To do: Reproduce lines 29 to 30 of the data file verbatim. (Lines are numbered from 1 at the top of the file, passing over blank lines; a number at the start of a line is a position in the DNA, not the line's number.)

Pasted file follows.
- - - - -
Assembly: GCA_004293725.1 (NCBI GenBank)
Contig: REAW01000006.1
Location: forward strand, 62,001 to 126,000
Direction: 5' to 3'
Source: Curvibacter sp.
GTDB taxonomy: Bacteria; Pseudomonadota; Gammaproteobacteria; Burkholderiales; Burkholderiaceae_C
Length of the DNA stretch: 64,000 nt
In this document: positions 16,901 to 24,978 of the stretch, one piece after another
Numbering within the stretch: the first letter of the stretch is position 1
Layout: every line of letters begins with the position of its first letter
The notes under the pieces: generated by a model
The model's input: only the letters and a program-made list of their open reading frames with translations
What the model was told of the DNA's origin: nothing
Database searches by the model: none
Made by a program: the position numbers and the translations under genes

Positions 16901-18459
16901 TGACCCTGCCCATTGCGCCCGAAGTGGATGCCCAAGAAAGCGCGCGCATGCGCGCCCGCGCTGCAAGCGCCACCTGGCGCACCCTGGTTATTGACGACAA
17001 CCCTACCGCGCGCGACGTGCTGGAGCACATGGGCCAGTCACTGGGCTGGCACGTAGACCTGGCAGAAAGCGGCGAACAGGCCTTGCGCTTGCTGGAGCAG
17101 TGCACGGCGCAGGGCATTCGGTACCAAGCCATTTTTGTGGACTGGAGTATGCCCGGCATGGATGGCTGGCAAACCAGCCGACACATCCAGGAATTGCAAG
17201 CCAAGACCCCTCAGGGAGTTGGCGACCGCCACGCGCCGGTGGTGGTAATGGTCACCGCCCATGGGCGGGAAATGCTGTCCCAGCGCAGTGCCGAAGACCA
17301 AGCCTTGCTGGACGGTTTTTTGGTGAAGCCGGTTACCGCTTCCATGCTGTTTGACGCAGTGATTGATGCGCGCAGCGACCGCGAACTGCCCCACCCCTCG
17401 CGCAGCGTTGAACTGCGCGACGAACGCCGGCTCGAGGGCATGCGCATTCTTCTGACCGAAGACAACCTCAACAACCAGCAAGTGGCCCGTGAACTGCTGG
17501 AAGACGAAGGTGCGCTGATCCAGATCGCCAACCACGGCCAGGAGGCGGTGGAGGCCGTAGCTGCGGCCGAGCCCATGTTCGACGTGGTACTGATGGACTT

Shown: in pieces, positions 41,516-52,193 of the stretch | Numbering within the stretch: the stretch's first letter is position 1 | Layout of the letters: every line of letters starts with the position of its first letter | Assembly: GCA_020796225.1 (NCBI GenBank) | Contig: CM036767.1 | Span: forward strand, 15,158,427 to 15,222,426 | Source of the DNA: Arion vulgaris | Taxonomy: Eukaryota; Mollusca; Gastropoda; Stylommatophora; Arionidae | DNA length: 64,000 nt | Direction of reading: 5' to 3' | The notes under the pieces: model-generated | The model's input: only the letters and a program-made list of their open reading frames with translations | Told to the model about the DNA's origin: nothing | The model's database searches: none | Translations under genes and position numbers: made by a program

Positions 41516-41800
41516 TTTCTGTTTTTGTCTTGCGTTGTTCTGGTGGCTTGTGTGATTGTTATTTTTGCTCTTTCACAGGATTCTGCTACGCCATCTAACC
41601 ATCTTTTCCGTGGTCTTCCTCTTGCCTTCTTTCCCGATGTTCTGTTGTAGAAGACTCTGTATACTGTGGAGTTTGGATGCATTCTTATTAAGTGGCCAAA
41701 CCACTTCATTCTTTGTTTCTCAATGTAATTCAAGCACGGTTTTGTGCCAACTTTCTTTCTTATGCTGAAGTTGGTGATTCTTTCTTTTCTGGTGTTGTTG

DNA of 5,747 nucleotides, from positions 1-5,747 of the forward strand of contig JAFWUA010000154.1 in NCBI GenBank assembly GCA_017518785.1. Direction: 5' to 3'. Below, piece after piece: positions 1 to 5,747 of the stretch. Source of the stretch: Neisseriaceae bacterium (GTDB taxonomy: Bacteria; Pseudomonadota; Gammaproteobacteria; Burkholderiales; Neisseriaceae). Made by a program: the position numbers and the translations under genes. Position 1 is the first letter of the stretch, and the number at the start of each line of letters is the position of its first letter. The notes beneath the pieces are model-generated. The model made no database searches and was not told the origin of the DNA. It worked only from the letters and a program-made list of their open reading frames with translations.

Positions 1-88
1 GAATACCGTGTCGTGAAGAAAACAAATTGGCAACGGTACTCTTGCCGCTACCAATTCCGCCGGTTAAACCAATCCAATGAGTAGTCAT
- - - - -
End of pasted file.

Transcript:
DNA of 5,747 nucleotides, from positions 1-5,747 of the forward strand of contig JAFWUA010000154.1 in NCBI GenBank assembly GCA_017518785.1. Direction: 5' to 3'. Below, piece after piece: positions 1 to 5,747 of the stretch. Source of the stretch: Neisseriaceae bacterium (GTDB taxonomy: Bacteria; Pseudomonadota; Gammaproteobacteria; Burkholderiales; Neisseriaceae). Made by a program: the position numbers and the translations under genes. Position 1 is the first letter of the stretch, and the number at the start of each line of letters is the position of its first letter. The notes beneath the pieces are model-generated. The model made no database searches and was not told the origin of the DNA. It worked only from the letters and a program-made list of their open reading frames with translations.

Positions 1-88